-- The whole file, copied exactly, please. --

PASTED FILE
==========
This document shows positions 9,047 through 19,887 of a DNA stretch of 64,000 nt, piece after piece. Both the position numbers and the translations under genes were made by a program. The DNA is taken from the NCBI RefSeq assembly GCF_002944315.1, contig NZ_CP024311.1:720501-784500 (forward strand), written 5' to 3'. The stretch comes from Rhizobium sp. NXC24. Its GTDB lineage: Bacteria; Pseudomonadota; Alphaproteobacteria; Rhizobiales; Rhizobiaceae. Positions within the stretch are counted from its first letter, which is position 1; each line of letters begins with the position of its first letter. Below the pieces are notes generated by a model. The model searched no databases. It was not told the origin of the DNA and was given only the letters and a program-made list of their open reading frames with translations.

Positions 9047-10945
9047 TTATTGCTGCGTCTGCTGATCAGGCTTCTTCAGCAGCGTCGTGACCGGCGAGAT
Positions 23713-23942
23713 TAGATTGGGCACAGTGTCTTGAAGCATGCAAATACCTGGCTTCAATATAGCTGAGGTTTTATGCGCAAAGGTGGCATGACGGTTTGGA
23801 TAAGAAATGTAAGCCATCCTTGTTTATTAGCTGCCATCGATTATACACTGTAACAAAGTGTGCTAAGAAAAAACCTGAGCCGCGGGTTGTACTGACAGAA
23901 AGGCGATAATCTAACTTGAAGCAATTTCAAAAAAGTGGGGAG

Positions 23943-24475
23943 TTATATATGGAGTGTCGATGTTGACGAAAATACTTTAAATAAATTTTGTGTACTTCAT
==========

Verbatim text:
This document shows positions 9,047 through 19,887 of a DNA stretch of 64,000 nt, piece after piece. Both the position numbers and the translations under genes were made by a program. The DNA is taken from the NCBI RefSeq assembly GCF_002944315.1, contig NZ_CP024311.1:720501-784500 (forward strand), written 5' to 3'. The stretch comes from Rhizobium sp. NXC24. Its GTDB lineage: Bacteria; Pseudomonadota; Alphaproteobacteria; Rhizobiales; Rhizobiaceae. Positions within the stretch are counted from its first letter, which is position 1; each line of letters begins with the position of its first letter. Below the pieces are notes generated by a model. The model searched no databases. It was not told the origin of the DNA and was given only the letters and a program-made list of their open reading frames with translations.

Positions 9047-10945
9047 TTATTGCTGCGTCTGCTGATCAGGCTTCTTCAGCAGCGTCGTGACCGGCGAGAT
Positions 23713-23942
23713 TAGATTGGGCACAGTGTCTTGAAGCATGCAAATACCTGGCTTCAATATAGCTGAGGTTTTATGCGCAAAGGTGGCATGACGGTTTGGA
23801 TAAGAAATGTAAGCCATCCTTGTTTATTAGCTGCCATCGATTATACACTGTAACAAAGTGTGCTAAGAAAAAACCTGAGCCGCGGGTTGTACTGACAGAA
23901 AGGCGATAATCTAACTTGAAGCAATTTCAAAAAAGTGGGGAG

Positions 23943-24475
23943 TTATATATGGAGTGTCGATGTTGACGAAAATACTTTAAATAAATTTTGTGTACTTCAT